Ensemble Music During the Baroque Period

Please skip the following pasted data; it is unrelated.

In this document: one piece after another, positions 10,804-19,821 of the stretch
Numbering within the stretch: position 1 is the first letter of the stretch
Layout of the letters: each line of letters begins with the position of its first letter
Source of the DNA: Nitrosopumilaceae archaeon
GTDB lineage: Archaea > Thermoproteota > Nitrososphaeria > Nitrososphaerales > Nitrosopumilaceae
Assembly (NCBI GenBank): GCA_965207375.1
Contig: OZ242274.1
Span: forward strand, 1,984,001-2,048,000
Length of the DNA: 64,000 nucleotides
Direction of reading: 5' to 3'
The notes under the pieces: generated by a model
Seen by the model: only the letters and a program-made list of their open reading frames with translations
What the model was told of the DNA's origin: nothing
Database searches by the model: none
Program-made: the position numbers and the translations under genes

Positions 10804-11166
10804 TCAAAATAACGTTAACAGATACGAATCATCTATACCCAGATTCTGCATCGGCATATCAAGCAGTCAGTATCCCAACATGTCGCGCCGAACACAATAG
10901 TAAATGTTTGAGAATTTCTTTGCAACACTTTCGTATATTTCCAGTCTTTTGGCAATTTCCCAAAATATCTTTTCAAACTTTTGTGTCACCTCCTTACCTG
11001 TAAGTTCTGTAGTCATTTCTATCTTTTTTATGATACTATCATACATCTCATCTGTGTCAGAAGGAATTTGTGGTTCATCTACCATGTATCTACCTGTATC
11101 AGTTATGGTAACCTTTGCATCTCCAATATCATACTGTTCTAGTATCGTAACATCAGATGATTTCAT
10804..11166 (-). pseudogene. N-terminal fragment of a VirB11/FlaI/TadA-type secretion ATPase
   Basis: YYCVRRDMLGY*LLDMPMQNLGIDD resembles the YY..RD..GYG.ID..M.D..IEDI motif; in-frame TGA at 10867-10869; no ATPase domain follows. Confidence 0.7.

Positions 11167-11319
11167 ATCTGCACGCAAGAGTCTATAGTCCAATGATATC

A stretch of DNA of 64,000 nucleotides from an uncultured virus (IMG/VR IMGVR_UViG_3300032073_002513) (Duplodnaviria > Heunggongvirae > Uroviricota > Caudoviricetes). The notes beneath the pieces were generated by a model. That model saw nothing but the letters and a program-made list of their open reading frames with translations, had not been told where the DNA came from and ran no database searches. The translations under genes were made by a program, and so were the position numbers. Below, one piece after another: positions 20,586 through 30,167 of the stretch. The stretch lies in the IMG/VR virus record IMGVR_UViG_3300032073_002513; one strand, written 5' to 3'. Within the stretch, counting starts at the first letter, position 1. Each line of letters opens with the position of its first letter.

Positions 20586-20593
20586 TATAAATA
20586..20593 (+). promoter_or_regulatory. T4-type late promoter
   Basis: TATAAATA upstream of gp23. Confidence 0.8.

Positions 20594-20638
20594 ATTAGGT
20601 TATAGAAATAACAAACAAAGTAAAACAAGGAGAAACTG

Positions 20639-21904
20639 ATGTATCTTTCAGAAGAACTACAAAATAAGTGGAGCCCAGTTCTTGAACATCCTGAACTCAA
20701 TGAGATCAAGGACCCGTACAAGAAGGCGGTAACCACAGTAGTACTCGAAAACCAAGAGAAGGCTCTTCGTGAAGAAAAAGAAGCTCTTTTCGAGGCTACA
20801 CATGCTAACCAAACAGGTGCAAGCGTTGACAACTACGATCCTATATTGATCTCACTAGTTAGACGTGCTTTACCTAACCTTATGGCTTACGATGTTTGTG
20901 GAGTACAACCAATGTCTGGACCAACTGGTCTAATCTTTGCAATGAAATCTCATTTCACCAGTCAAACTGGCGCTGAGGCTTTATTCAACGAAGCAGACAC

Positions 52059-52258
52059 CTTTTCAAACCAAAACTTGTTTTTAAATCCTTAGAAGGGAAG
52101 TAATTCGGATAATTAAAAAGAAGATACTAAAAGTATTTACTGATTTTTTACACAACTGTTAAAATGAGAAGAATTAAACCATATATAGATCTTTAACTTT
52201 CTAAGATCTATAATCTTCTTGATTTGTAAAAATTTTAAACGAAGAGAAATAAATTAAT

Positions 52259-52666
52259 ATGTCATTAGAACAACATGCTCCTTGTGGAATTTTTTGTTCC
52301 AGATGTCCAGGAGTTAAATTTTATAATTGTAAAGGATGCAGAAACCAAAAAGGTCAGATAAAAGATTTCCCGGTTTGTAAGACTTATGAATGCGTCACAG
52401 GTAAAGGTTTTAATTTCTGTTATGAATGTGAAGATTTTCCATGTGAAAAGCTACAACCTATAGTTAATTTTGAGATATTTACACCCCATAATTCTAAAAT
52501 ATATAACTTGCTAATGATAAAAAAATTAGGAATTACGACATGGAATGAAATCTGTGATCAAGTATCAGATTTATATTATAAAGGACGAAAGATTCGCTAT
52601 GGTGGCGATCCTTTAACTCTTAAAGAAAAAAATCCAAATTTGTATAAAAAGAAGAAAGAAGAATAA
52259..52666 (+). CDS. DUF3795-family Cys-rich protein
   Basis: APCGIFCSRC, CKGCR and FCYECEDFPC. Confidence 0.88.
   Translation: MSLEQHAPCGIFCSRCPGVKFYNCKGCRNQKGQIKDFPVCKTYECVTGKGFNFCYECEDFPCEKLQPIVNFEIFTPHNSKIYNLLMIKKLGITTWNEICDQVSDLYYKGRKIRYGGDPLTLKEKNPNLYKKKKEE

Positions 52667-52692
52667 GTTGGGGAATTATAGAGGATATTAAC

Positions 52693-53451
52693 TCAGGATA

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Baroque Period (1600-1750) Ensemble Music During the Baroque period, instrumental music was written for every conceivable size of ensemble. On the smaller side, the Baroque sonata offers one of the finest examples of chamber music. Two types of sonata are found during this period: the sonata da chiesa (church sonata), and the sonata da camera (chamber sonata). The sonata da chiesa was more somber, while the sonata da camera was, much like the suite, usually comprised of dance forms. The gigue from Corelli's Sonata for 2 violins and lute is a fine example of the sonata da camera The term sonata was used during the Early Baroque to denote musical works to be played instead of sung (cantata). Sonatas were usually played by a small number of instruments, anywhere from three to a small group of maybe six or eight. These groups were called chamber groups because they usually performed in small spaces, typically rooms in aristocratic homes or palaces. This example illustrates a chamber group playing Bach's Air on the G String from the Suite No. 3 in D. August Wilhelmj (1845-19...

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